How Do You Do It?
- John Lennon - vocal, rhythm guitar
- Paul McCartney - vocal, bass
- George Harrison - backing vocal, lead guitar
- Ringo Starr - drums
How Do You Do It? is a curious entry in the Beatles' catalog. The song was written by Mitch Murray and ended up being a breakthrough single of another Liverpudlian group, Gerry & the Pacemakers after having been arranged by The Beatles. It hit number 1 on the UK charts in April of 1963 and stayed there for three weeks until, ironically, it was unseated by the Beatles' third single, From Me to You.
The connection to The Beatles is an interesting one. The option on the song was sold by its songwriter Mitch Murry to Parlophone who jumped at the opportunity to produce it but were unsure of what to do with it. George Martin recognized the song's potential on the pop charts and wanted it to be the first hit single for the, then, unproven Beatles who had yet to convince Martin that they were able to write a #1 hit on their own. The group wanted to do their own material, but Martin had doubts about their abilities as composers. He liked How Do You Do It? and thought it was a safe, high-probability hit.
The decision about the Beatles' first hit single was very important. How Do You Do It? was first assigned to The Beatles who dutifully worked on it while at the same time protesting it. The Beatles actually recorded the song on September 4, 1962 but felt that the song was too lightweight for the group and that it would ruin their reputation. The Beatles persuaded him to release Love Me Do instead. As Paul recounted the story:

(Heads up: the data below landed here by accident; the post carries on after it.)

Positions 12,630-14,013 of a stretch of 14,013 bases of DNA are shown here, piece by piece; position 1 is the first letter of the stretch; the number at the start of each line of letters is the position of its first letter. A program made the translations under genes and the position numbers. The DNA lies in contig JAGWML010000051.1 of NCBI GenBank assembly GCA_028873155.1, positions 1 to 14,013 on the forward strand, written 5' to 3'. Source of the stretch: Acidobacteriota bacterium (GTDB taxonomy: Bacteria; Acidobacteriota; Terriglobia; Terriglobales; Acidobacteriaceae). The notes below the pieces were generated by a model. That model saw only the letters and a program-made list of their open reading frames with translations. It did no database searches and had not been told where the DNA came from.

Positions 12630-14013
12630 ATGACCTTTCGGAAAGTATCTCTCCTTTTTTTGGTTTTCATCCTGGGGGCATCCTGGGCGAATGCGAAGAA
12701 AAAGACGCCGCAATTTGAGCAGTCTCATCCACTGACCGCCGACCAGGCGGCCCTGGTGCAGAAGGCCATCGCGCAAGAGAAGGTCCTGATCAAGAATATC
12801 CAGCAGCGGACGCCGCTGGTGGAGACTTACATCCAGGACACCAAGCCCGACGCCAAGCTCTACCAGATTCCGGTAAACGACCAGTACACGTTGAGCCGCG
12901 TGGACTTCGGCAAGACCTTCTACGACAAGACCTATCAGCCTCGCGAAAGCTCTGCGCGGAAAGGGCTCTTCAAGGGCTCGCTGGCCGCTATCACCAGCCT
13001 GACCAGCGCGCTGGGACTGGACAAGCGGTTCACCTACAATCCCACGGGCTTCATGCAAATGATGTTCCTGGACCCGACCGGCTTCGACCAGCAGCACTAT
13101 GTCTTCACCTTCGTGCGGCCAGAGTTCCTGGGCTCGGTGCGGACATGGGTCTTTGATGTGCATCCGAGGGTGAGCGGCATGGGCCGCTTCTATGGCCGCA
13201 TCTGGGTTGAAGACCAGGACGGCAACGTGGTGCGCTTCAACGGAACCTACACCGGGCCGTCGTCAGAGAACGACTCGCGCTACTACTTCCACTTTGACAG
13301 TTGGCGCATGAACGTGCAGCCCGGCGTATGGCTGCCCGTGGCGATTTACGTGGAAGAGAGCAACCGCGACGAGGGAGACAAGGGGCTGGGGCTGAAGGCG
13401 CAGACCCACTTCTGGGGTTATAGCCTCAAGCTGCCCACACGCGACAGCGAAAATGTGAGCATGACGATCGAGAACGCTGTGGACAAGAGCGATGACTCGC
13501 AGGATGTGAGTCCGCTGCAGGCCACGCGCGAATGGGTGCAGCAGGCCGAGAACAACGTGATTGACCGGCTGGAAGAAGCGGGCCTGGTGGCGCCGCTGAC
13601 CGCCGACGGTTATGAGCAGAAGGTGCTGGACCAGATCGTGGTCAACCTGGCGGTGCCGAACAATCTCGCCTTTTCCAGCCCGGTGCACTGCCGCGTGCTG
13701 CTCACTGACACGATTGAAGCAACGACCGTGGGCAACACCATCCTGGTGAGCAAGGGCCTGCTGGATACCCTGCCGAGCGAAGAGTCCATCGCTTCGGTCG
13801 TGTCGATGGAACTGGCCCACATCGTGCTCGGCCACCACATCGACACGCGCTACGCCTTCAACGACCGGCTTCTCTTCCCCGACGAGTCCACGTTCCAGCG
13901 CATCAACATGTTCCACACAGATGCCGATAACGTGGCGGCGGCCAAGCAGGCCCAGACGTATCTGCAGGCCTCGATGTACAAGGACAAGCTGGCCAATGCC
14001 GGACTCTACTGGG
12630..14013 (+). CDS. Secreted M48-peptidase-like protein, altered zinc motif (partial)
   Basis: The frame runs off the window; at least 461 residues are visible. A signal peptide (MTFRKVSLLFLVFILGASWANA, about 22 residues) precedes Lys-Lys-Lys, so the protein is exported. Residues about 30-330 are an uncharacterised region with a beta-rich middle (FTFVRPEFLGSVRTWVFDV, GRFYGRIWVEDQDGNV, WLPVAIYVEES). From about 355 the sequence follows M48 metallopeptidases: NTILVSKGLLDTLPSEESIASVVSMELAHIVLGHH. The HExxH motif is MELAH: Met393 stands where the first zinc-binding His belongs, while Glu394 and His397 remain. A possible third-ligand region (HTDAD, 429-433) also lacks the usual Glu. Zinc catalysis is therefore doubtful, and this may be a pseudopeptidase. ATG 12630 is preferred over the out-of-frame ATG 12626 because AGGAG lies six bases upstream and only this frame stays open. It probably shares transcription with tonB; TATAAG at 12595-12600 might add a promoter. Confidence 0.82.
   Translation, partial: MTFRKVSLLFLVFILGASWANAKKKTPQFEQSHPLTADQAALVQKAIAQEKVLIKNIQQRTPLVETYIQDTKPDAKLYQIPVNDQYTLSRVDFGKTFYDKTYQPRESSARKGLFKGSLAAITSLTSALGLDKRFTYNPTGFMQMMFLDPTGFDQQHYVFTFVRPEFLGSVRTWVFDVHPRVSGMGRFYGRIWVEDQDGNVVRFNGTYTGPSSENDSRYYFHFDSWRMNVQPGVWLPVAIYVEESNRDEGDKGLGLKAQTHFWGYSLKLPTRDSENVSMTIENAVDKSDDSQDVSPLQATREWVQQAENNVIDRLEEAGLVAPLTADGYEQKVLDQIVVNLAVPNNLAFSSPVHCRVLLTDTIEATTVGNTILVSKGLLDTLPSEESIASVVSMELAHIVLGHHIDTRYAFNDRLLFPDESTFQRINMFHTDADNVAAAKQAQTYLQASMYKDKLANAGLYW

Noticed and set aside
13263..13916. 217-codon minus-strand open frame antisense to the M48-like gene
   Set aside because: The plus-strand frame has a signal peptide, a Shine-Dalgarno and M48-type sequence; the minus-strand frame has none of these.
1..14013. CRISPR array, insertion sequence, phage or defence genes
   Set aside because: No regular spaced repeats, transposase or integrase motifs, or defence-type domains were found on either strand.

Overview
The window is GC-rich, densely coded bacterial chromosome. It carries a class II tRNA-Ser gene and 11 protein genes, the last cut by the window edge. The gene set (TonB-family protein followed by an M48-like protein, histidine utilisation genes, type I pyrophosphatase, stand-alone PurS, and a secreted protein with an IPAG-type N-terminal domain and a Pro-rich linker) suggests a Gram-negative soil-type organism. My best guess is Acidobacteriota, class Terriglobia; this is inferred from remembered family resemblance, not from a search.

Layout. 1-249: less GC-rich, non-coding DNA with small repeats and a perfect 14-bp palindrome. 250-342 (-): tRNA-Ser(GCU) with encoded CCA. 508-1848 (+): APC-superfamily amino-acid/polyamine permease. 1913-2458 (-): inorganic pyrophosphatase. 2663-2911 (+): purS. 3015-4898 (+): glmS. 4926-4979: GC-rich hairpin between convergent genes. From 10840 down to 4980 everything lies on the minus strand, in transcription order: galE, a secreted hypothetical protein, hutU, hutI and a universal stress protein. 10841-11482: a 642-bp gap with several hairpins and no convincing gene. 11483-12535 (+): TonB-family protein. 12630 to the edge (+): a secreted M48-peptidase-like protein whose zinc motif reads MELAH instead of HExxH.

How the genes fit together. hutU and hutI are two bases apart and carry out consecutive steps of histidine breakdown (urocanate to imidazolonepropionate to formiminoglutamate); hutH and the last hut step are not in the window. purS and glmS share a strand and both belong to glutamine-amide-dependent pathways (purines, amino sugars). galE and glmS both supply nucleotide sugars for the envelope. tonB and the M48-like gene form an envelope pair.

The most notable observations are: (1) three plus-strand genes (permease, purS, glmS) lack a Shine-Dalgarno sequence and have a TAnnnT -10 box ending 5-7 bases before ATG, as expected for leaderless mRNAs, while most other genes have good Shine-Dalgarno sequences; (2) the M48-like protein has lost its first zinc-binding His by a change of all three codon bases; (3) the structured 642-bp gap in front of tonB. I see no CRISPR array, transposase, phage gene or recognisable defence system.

[George Martin] knew it was a number one hit so he gave us it on a demo, a little white acetate. We took it back to Liverpool and said, 'What are we gonna do with this? This is what he wants us to do, he's our producer, we'll have to do it, we'll have to learn it.' So we did, but we didn't like it and we came back to George and said, 'Well it may be a number one but we just don't want this kind of song, we don't want to go out with that kind of reputation. It's a different thing we're going for, it's something new'. I suppose we were quite forceful really, for people in our position. And he understood. George later took our demo and played it to Gerry [and the Pacemakers] and said, 'They don't want it, it's a major hit, you do it,' and Gerry leapt at the chance. He kept it very similar in tempo to our version which was quite changed from the original demo because it was our arrangement, basically.
- Paul McCartney in The Complete Beatles Recording Sessions
The rest, as they say, is history.
The Beatles' recording was finally made available to the public in 1995 on the Anthology 1 album.